I also believe that you would agree that, given our deep talent pool of over 200,000 professionals with profound knowledge of financial services of the day, as well as our world-class infrastructure on information and communications, Hong Kong has what it takes to become a worldwide hub for Fintech.


And for all of you who are interested in joining us in building that hub, I am pleased to tell you that InvestHK, the government agency responsible for promoting foreign investment in Hong Kong, has just set up a dedicated team to assist overseas Fintech start-ups, investors and R&D institutions in establishing a presence in our city.


A dozen of overseas institutions, innovation labs, incubators and accelerator programmes have already found their way. And we expect to see good things coming out of their operations.


For example, Accenture, one of the leading global professional services companies in the world, has established a Fintech innovation lab in Hong Kong in 2014, following similar programmes that the company established in New York and London. And both the Commonwealth Bank of Australia and the Wearable IoT World Labs from San Francisco launched their innovation labs in Hong Kong at the beginning of this year.


I should also mention that the Massachusetts Institute of Technology, my alma mater, has just launched the world-renowned MIT Innovation Node in June this year in Hong Kong, to make good use of our capital rich and global network, and at the same time to harness the manufacturing prowess of neighbouring Pearl River Delta in southern China. The very same reason why so many technological Fintech and start-ups have chosen Hong Kong.


We have also rolled out a number of measures to boost Fintech R&D. Among others, we shall be creating a dedicated working space to support 150 Fintech start-ups over the next few years. We are also organising training camps in overseas universities to nurture the next generation of Fintech talent, and to drive development of various technologies, from cyber security to blockchain.


In creating a favourable and enabling environment for development of Fintech, we are at the same time putting in efforts to ensure that we maintain the right balance between facilitating market growth and protecting investors' interests. Our financial regulators have established communication platforms with the local and international Fintech community, to better understand the views of Fintech users, developers as well as investors, and to facilitate collaboration among different parties.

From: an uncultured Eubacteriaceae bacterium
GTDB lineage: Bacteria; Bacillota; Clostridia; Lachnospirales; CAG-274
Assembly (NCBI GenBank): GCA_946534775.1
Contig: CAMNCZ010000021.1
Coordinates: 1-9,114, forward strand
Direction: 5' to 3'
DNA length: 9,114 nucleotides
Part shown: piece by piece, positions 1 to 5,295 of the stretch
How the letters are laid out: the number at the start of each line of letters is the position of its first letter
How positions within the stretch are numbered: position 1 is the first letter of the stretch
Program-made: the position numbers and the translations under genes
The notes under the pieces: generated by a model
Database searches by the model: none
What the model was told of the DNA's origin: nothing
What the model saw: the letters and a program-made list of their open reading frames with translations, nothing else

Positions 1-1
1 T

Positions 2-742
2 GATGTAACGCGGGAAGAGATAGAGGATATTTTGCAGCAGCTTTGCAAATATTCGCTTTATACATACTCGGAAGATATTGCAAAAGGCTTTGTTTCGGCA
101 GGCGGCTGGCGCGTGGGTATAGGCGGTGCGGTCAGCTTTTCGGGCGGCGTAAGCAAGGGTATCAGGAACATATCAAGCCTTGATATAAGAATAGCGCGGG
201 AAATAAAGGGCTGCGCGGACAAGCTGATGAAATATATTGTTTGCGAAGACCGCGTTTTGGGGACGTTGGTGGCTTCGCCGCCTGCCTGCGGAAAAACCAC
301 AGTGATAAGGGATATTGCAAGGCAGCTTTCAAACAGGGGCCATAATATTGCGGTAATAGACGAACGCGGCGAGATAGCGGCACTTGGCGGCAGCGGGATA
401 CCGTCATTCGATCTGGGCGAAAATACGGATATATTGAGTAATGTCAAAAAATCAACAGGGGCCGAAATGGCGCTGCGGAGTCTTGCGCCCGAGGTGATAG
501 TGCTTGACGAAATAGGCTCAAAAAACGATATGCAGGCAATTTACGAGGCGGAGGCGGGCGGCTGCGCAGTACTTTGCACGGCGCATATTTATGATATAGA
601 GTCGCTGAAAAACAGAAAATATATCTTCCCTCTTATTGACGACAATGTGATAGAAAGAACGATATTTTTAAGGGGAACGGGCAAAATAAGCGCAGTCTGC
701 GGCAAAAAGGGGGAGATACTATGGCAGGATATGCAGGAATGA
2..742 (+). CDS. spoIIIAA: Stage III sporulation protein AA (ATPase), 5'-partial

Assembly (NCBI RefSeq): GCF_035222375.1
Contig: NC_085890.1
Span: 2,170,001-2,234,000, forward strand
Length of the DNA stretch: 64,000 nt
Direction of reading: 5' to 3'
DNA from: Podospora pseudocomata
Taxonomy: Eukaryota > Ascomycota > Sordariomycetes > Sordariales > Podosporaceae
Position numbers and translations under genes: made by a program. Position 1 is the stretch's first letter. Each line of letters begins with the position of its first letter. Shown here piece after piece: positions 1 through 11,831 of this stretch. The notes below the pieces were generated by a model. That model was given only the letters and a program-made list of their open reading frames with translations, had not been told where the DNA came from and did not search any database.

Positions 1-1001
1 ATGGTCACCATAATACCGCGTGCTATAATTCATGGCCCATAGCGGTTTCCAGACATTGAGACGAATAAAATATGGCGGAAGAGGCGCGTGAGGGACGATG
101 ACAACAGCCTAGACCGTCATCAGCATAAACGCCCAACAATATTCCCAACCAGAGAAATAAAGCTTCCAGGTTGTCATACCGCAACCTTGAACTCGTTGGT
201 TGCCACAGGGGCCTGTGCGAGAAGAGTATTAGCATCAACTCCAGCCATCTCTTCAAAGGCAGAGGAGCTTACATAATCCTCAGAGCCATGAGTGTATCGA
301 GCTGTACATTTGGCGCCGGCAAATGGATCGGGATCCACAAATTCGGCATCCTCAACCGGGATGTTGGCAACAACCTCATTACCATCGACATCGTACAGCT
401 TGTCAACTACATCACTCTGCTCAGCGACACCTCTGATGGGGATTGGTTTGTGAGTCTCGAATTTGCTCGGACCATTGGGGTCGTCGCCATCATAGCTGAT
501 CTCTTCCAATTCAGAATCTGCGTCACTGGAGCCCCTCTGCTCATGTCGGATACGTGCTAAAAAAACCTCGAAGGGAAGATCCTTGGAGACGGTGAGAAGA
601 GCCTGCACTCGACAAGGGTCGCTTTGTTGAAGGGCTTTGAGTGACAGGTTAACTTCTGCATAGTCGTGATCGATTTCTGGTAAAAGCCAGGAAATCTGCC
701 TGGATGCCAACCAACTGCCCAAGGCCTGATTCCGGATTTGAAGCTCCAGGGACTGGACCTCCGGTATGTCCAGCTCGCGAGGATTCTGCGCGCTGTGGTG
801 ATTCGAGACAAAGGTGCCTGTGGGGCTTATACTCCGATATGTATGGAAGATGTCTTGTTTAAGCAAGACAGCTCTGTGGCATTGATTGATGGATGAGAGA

The Fintech Facilitation Office, the FFO, is one such platform established by the Hong Kong Monetary Authority, our regulator for the banking sector. The FFO has been supporting the development and application of Fintech in Hong Kong through various initiatives.


Just last month, it launched the Fintech Innovation Hub that will be focusing on exploratory and experimental Fintech solutions, through the application of Big Data Analytics, biometric authentication and more. The Fintech Innovation Hub provides a controlled testing ground for Fintech users, such as banks, to work directly with the developers and explore together practical Fintech solutions that can meet their business needs in the actual operating environment.


Through collaboration of multiple parties, we envisage the Innovation Hub can help accelerate the R&D process of Fintech.


The Fintech Facilitation Office also launched its Cybersecruity Fortification Initiative earlier this year, which seeks to raise the level of cybersecurity of financial institutions using financial technologies. The finance sector and the law enforcement agencies will jointly develop risk assessment framework, intelligence-sharing platform as well as training programmes for cybersecurity practitioners under this Initiative.


There is still more from the HKMA. We have just announced the launch of a Fintech Supervisory Sandbox. The Sandbox is designed to facilitate financial institutions in Hong Kong to conduct trials of Fintech and other pioneering applications on a pilot basis, with some relaxation in the usual supervisory requirement. The real-life data and user experience gathered during the trials will provide valuable feedback for Fintech developers in refining their products or services before formal launch.


Fintech Week forthcoming

There is so much happening in Hong Kong right now, and that we are tempted to call 2016 "The Year of Fintech". Don't take my word for it. Check it out for yourself next month, from November 7 to 11, when Hong Kong hosts its first ever Fintech Week. There are lots to look forward to, including the Finovate Asia on November 8, which is a day-long, demo-presentation of some of the hottest banking and financial technology innovations out there.


Coupled that reassuring reality with technical expertise and start-up passion, I am confident that Hong Kong’s Fintech business will soon be making global waves.


Financial Secretary John Tsang made these remarks at the Fintech Breakfast Meeting in New York on October 12.